Dirk Bergmann

Developer, panographer. Does consultancy work from own company. Lives in Chiang Mai, Thailand.

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Learning Javascript with Crockford and Spidermonkey

As JavaScript is the language I'm planning to learn more in-depth this year, primarily to approach the latest map-reduce API's of the latests NoSQL databases (CouchDB, riak etc.), I've recently made good progress thanks to two invaluable resources:

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First, Douglas Crockford's lecture videos at the YUI theater. He has created three separate series, The JavaScript Programming language, Advanced JavaScript. and more recently, Crockford on JavaScript, all available on the same page in the YUI theater. The third episode (Act III) of Crockford on Javascript gives you a tour de force of functional programming and is probably the most valuable of all the videos for advanced programmers.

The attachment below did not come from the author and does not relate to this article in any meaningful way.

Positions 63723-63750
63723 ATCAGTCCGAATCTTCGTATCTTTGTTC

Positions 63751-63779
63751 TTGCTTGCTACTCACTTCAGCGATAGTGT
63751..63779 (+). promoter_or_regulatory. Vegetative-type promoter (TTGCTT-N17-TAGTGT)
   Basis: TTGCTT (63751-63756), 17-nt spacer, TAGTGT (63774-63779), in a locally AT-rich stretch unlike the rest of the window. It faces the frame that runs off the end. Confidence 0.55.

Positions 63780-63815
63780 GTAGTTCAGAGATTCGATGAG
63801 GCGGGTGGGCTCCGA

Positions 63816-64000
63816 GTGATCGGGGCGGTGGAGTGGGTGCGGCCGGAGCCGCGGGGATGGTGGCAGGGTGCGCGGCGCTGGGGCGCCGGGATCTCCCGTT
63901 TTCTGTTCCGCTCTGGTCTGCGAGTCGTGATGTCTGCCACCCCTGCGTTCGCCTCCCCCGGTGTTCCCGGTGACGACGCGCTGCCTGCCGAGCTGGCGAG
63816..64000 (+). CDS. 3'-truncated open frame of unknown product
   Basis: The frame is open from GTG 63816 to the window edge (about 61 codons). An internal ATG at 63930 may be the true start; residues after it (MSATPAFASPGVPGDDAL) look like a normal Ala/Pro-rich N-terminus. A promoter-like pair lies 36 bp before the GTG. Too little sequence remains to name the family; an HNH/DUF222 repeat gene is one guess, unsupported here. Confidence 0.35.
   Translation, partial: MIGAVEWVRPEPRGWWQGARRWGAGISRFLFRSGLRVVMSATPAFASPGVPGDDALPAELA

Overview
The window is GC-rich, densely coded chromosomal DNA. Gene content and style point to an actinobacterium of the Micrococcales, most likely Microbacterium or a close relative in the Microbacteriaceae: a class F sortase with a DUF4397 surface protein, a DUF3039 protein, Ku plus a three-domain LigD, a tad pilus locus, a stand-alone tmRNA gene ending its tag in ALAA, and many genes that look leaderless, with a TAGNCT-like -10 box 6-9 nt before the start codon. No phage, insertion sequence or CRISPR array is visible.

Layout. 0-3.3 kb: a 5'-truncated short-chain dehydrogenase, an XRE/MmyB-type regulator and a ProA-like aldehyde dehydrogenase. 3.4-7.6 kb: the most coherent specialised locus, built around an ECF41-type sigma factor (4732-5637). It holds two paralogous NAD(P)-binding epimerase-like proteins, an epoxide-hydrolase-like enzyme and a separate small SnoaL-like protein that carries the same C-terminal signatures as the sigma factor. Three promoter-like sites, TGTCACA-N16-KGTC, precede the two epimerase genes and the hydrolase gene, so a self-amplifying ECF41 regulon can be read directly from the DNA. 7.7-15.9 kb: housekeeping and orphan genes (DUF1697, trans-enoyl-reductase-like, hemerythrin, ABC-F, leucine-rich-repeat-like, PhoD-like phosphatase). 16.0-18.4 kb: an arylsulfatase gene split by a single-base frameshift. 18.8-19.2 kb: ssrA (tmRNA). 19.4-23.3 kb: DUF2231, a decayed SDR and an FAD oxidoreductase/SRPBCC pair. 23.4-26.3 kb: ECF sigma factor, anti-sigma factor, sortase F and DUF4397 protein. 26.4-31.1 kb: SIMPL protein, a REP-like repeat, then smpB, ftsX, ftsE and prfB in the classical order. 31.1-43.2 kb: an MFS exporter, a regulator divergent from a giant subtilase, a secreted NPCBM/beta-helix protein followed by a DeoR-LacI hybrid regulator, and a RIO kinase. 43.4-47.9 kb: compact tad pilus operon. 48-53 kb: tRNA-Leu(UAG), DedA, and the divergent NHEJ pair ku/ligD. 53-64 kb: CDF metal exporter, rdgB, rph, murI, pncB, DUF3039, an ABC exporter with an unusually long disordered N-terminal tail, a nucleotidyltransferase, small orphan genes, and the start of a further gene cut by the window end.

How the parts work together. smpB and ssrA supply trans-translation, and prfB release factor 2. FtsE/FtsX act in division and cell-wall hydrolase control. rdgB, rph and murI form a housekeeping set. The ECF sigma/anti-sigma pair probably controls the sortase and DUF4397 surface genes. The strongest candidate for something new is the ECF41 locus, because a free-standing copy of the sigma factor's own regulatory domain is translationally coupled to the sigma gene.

He also states in his first lecture that there are no good books on JavaScript, except perhaps a single one, JavaScript: The Definitive Guide By David Flannagan. You may also want to check out Crockford's own books which I haven't had the chance to read yet.

Finally, always use Crockford's jslint to check your javascript code quality. It's a great teaching tool in and of itself and will help you find all those missing semi-colons and curly braces.

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Interactively checking code on the command line is standard practice in the ruby and python universes. Now you can easily have the same code checker at your fingertips with JavaScript. In Ubuntu (8.04 and higher) simply

sudo apt-get install spidermonkey-bin

, and then type

js

to get the beautiful prompt:

js>

Here are some tips for working with the spidermonkey command line. And, to use jslint from the command line, check out this post.